56
Biotransformations of Drugs and Chemicals
hydrocarbon chains are most commonly
hydroxylated at the next-to-the-last (
ω
1)
position, although the CYP4 family of cy-
tochrome P450 enzymes has speciFcally
evolved to promote the thermodynamically
more difFcult terminal (
ω
)hyd
roxy
la
t
ion
of fatty acids. Oxidation by cytochrome
P450 is particularly critical for hydrocar-
bons and other nonpolar structures that
do not have a functional group that can
be used for further metabolism. This is
clearly illustrated, as already mentioned, by
the fact that polyhalogenated hydrocarbons
(e.g. hexachlorinated biphenyls) that are
resistant to cytochrome P450–catalyzed
oxidation are very poorly excreted and ac-
cumulate in adipose tissue.
The diversity of the products formed
by the cytochrome P450 system is greatly
enhanced by the decomposition or rear-
rangement of unstable oxidation products
to stable metabolites. The best example
of this is hydroxylation adjacent to a
heteroatom, which is normally followed
by elimination of the heteroatom and
conversion of the hydroxyl group to a
carbonyl function. Alkyl ethers are thus
O
-dealkylated (±ig. 1), alkyl amines
N
-
dealkylated, alkyl thioethers
S
-dealkylated,
and alkyl halides dehalogenated.
The second general cytochrome P450 re-
action is transfer of the activated oxygen
to the
π
-bondo
fano
leFn
,ana
roma
t
i
c
ring, or another unsaturated substruc-
ture to give the epoxide or a product
formally obtained by rearrangement of
such an epoxide. In general, electron-rich
π
-bonds are more readily oxidized than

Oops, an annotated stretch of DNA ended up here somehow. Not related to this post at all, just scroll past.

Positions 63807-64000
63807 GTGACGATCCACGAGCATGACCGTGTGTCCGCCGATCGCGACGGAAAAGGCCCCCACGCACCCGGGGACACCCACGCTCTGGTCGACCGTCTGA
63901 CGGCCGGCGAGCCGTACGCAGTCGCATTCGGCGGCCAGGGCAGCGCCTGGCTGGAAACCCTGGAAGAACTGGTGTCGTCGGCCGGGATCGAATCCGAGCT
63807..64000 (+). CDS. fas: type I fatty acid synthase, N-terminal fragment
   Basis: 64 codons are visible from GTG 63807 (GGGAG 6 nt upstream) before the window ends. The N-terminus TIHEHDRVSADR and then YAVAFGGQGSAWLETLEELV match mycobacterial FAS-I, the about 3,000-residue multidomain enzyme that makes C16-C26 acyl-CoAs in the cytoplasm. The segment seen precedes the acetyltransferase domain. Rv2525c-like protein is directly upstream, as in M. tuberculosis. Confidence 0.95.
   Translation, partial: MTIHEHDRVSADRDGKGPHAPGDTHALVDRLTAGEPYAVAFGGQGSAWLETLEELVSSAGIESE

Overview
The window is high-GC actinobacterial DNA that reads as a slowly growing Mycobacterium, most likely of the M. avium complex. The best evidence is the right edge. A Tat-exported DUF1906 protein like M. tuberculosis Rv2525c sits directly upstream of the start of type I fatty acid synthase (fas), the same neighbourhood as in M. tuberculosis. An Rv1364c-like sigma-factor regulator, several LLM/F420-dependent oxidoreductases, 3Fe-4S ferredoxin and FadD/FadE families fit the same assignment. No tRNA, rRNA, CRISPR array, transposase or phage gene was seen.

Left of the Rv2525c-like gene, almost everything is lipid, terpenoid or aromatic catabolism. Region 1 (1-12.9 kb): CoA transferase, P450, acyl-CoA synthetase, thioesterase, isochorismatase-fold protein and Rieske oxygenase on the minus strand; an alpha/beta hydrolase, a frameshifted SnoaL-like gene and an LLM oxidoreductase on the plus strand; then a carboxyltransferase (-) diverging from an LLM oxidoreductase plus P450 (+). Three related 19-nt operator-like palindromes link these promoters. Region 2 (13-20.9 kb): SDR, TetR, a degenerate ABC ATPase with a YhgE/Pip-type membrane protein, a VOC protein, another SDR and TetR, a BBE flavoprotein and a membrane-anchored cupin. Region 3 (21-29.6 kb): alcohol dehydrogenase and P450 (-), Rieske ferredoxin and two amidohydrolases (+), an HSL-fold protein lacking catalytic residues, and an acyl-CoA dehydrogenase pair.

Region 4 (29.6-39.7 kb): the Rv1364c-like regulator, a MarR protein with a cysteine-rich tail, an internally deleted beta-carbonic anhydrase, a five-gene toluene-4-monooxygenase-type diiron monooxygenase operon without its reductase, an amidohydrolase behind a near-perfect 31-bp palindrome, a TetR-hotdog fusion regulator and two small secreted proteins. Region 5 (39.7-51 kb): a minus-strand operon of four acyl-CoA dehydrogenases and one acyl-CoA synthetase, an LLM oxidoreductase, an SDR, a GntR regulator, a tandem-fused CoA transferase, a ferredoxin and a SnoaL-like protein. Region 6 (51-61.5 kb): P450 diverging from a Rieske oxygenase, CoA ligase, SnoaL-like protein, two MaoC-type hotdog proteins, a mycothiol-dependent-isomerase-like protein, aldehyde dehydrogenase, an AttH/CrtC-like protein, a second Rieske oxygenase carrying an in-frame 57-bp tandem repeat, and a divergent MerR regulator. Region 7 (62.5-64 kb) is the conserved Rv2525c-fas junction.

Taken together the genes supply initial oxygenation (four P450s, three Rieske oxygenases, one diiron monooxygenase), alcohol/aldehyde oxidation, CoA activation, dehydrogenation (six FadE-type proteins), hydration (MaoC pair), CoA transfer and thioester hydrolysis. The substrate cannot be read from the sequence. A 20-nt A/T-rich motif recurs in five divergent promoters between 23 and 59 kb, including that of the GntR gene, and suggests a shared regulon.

electron-deFcient
π
-bonds. The epoxides
formed
in
this
reaction
are
relatively
reactive and potentially toxic, but their
toxicity is attenuated by the presence of
epoxide hydrolases (see Sect. 3.6) and glu-
tathione transferases (see Sect. 4.5) that
convert the epoxides to less-reactive vicinal
diols and glutathione adducts, respectively.
The oxidation of aromatic rings yields par-
ticularly unstable epoxides that are subject
to the so-called
NIH rearrangement
to give
phenolic products (±ig. 2). Indeed, it is un-
clear in some instances whether the epox-
ideisanac
tua
lin
termed
ia
teoraspec
ies
closer to a transition state in the conversion
of the aromatic ring to a phenol.
The
third
general
cytochrome
P450
reaction is addition of the activated oxygen
to the electron pair of a heteroatom. A
trisubstituted nitrogen is thus converted to
an N-oxide and a disubstituted sulfur to a
sulfoxide (±ig. 3). Whereas hydroxylation
and epoxidation reactions are primarily
catalyzed
by
cytochrome
P450,
the
oxidation of heteroatoms is also catalyzed
by
flavin-containing
monooxygenases.
OCH
3
D
OCH
3
O
H
D
OCH
3
OH
OCH
3
H
(H) D
O
D
Fig. 2
The cytochrome
P450–catalyzed epoxidation of
aromatic rings is commonly
followed by the ‘‘NIH Shift’’, a
nonenzymically catalyzed
rearrangement that converts the
epoxide to the
corresponding phenol.
previous page 730 Encyclopedia of Molecular Cell Biology and Molecular Medicine read online next page 732 Encyclopedia of Molecular Cell Biology and Molecular Medicine read online Home Toggle text on/off